Oral Histories

Pat Caligiuri 1

"Pat" Caligiuri during his oral history interview, 04/08/10.SSA History Archives.













1/79 - 10/80

8/75 - 1/79

3/71 - 8/75

7/70 - 3/71

3/68 - 8/70

1/66 - 3/68

10/62 - 8/63

10/50 - 10/62




Associate Commissioner, Central Operations

Director, Bureau of Retirement and Survivors Insurance

Regional Representative, New York Region

Executive Development Program

Director of Management, New York Program Service Center

Assistant Regional Representative, District Office Operations, New York Region

District Manager, New York (Flushing) Office

Various positions in New York District and Regional Offices

Hunter College, New York City, AB Economics, 1950

Commissioner's Citation, 1966
Commissioner's Citation, 1973
DHEW Executive Management Award, 1976

"Your performance in leading BRSI continues to display the uncommon level of commitment and innovative administrative ability which make this special recognition so richly deserved." Letter from Bob Bynum, April 9, 1976

"Many of the achievements in this Agency are directly attributable to your outstanding leadership and exceptional skills and I know you take great pride in the accomplishments." Letter from Herb Doggette, Sept. 22, 1980


(All excerpts in MP4 format)

Q6: Excerpt

Q8: Excerpt

Q10: Excerpt


Q1: How did you come to work for SSA and what was your first position?

I went to an aviation high school in New York City, Haaren High, as I was very interested in aviation and airplanes. In my senior year, in 1943, the war was on and I was dying to get into the service. I took a test and was interviewed for the Naval Aviation Program and I was accepted. In September of that year I was 17. I went into the navy as a naval aviation trainee and trained for a year, but I didn’t quite make it. I was washed out and they put me into the regular navy. I became a Quartermaster on a landing ship and we went into the Pacific. We went to Okinawa, the Philippines; we were involved in the Philippines liberation. After the war ended we were sent to China (Tientsin, China), and supplied the marines there. We also landed some Chinese nationalist troops behind communist lines in a peninsula north of Tientsin. The name of the town was Chin-Wang-Tao. After the war we turned the ship over to the Nationalist Chinese and we went home and that was the end of my military career.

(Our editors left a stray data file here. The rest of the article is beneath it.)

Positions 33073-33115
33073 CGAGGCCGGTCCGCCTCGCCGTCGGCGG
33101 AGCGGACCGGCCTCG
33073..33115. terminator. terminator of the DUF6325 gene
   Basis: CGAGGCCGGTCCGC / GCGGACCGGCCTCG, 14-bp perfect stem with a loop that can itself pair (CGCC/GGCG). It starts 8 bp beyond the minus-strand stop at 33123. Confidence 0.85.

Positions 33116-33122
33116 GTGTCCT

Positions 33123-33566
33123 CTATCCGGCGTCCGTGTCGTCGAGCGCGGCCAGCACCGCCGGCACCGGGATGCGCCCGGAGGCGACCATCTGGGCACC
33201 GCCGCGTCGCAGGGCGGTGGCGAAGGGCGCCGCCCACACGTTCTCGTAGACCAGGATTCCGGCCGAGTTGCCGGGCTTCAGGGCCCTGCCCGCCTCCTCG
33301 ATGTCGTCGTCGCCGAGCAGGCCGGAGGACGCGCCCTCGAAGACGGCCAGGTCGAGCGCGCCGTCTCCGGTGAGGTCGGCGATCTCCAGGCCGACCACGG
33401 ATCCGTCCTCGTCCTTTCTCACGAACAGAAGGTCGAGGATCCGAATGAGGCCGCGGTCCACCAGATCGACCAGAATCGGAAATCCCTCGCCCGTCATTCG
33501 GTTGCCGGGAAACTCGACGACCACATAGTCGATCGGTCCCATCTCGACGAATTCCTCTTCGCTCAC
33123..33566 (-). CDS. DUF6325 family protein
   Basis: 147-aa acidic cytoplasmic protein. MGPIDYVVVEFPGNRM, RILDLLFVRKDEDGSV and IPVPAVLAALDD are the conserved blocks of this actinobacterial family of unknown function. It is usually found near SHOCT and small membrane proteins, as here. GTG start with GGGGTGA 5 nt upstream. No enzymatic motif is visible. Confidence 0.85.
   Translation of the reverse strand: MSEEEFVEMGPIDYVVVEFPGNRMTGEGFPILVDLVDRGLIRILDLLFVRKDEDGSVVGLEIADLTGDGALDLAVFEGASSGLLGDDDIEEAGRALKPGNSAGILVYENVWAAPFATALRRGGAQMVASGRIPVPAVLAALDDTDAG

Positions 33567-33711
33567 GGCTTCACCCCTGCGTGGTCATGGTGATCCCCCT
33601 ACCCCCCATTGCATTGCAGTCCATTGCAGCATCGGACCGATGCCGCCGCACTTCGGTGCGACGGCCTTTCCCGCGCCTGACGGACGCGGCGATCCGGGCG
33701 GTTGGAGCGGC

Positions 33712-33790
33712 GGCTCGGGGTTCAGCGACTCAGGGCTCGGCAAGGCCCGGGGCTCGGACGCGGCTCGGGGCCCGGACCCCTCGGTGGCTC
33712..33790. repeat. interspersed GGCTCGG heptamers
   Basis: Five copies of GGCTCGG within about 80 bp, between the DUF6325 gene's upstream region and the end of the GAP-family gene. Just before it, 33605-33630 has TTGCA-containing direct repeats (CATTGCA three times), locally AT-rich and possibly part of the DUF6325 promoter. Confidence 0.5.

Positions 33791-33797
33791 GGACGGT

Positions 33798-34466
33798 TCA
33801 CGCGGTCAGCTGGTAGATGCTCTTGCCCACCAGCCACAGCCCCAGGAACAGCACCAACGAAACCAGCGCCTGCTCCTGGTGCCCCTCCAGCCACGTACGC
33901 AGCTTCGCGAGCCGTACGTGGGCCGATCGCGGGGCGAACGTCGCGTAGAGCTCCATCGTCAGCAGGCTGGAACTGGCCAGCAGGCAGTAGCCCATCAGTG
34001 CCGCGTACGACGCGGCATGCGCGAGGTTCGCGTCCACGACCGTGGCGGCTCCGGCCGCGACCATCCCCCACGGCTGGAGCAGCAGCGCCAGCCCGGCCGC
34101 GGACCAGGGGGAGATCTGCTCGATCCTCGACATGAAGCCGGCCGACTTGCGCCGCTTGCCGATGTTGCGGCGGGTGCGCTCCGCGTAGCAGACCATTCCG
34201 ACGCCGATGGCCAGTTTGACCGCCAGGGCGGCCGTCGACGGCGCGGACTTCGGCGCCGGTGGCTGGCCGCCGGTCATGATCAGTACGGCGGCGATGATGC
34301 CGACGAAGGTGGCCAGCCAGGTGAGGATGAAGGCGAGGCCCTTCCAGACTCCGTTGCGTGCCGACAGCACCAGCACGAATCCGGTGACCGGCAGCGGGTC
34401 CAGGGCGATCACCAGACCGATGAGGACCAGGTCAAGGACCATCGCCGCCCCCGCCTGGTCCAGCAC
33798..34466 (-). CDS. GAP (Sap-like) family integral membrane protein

After I got home I was 21 years old and wanted very badly to go to college. My father told me I couldn’t go because we couldn’t afford it. And I said, “Well, Dad, don’t worry. I get the GI Bill and I’m going to be able to go.” So I did go to Hunter College, in New York City, and finished that in early 1950.

Upon graduation I took the Federal Service Entrance Examination and later received a letter from the Federal Security Agency, and I said, “Oh, this is great, this is what I’d love to do, maybe get into the FBI or some other intriguing thing.” But it actually turned out to be the Social Security Administration. I went for the interview, was accepted, and started working there almost on my birthday, October 15, 1950. I think I was sworn in on October 16, 1950. I went in as a Claims Interviewer in the Coney Island office of Brooklyn. You know Coney Island is a big resort. It was great; we used to have Nathan hotdogs for lunch. I started there as a GS5, Claims Representative Trainee.

group 3

Regional Conference in Schroon Lake, NY, circa 1965. First row (l to r): Hugh McKenna, Victor Christgau, Joe Tighe. Second row (l to r): Vic Broome, Ed Faulhaber, Dave Kopelman. Third row (l to r): Bob Wilwerth, Tommy McGovern, Barney Doonan. Fourth row (l to r): Art Simmermeyer, Vince Gavin, Pat. Photo courtesy of Mr. Caligiuri.


Pat as ARR

Pat in July 1967 (third from left) while serving as the Assistant Regional Representative for the New York Region. Also shown, left to right, James Murphy, William Grace, Pat, Sydney Savrin, and Sidney Wekser. SSA History Archives


This was 1950 when I started and at that time they had rather significant amendments to Social Security, what they call the “six quarter” cases. All the people who had six quarters were automatically covered, and we had a deluge. I remember all the people who came in for the interviews were born in 1885, right? That would have made them 65 in 1950. They all came in for their benefits and we were interviewing all day long. There were a big pile of cases that we had to process and it was good training for us trainees to do that.